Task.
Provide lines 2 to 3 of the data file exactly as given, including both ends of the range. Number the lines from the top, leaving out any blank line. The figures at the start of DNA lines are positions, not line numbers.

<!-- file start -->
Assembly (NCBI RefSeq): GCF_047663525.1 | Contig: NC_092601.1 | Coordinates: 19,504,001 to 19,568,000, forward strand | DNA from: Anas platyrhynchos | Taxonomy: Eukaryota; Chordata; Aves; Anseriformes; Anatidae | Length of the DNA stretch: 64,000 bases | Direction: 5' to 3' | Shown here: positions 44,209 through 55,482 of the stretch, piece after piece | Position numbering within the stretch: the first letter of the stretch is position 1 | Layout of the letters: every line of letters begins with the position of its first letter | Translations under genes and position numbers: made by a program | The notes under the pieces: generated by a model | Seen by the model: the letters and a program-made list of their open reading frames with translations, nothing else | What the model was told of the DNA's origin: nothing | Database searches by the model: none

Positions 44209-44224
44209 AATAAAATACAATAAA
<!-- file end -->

Positions 44209-44224
44209 AATAAAATACAATAAA